Background: Microseminoprotein-beta (MSMB) regulates apoptosis and using genome-wide association studies the rs10993994 single nucleotide polymorphism in the MSMB promoter has been linked to an increased risk of developing prostate cancer. The promoter location of the risk allele, and its ability to reduce promoter activity, suggested that the rs10993994 risk allele could result in lowered MSMB in benign tissue leading to increased prostate cancer risk. Methodology/Principal Findings: MSMB expression in benign and malignant prostate tissue was examined using immunohistochemistry and compared with the rs10993994 genotype. Urinary MSMB concentrations were determined by ELISA and correlated with urinary PSA, the presence or absence of cancer, rs10993994 genotype and age of onset. MSMB levels in prostate tissue and urine were greatly reduced with tumourigenesis. Urinary MSMB was better than urinary PSA at differentiating men with prostate cancer at all Gleason grades. The high risk allele was associated with heterogeneity of MSMB staining and loss of MSMB in both tissue and urine in benign prostate. Conclusions: These data show that some high risk alleles discovered using genome-wide association studies produce phenotypic effects with potential clinical utility. We provide the first link between a low penetrance polymorphism for prostate cancer and a potential test in human tissue and bodily fluids. There is potential to develop tissue and urinary MSMB for a biomarker of prostate cancer risk, diagnosis and disease monitoring. Copyright: © 2010 Whitaker et al. Source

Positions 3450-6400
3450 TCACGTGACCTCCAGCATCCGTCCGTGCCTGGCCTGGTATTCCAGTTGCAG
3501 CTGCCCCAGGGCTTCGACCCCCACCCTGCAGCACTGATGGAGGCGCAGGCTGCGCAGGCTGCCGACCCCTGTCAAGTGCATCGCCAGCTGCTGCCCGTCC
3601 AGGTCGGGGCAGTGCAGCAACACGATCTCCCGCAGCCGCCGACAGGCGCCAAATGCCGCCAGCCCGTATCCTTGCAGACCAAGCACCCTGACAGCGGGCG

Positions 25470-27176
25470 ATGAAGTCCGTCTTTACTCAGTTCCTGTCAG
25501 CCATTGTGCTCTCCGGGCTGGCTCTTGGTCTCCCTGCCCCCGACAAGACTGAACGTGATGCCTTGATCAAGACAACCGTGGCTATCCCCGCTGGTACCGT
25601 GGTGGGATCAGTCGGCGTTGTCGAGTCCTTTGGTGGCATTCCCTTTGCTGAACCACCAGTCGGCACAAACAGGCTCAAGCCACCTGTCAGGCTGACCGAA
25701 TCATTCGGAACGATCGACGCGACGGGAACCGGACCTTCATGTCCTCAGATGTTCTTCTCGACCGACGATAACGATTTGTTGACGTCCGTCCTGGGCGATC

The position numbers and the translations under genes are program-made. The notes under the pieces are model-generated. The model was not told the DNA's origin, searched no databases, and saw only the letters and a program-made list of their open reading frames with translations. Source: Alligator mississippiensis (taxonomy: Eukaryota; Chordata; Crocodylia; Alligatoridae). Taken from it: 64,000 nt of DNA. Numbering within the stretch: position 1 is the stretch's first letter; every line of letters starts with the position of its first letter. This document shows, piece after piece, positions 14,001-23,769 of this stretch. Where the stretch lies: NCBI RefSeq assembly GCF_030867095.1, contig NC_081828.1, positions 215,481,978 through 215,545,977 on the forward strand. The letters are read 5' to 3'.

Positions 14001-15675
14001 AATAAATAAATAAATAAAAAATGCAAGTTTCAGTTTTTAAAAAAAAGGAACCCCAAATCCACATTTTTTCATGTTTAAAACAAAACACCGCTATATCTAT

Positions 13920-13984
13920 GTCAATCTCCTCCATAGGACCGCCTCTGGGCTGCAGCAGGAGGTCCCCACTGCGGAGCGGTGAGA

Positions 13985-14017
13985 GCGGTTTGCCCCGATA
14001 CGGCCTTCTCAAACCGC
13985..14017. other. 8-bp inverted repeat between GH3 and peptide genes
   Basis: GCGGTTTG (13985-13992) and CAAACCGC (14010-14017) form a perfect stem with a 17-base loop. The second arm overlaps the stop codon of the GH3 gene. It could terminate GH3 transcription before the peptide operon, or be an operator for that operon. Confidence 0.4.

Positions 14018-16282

Killick E.,Institute of Cancer Research | Morgan R.,University of Surrey | Launchbury F.,University of Surrey | Bancroft E.,Royal Marsden NHS Foundation Trust | And 22 more authors.
Scientific Reports | Year: 2013

Controversy surrounds the use of PSA as a biomarker for prostate cancer detection, leaving an unmet need for a novel biomarker in this setting; urinary EN2 may identify individuals with clinically relevant prostate cancer. Male BRCA1 and BRCA2 mutation carriers are at increased risk of clinically significant prostate cancer and may benefit from screening. Urine samples from 413BRCA1 and BRCA2 mutation carriers and controls were evaluated. Subjects underwent annual PSA screening with diagnostic biopsy triggered by PSA > 3.0 ng/ml; 21 men were diagnosed with prostate cancer. Urinary EN2 levels were measured by ELISA and had a sensitivity of 66.7% and specificity of 89.3% for cancer detection. There was no statistically significant difference in EN2 levels according to genetic status or Gleason score. Urinary EN2 may be useful as a non-invasive early biomarker for prostate cancer detection in genetically high-risk individuals. Source

Prades J.,Catalonian Cancer Plan | Ferro T.,Catalonian Institute of Oncology | Gil F.,Catalonian Institute of Oncology | Borras J.M.,University of Barcelona
Breast | Year: 2014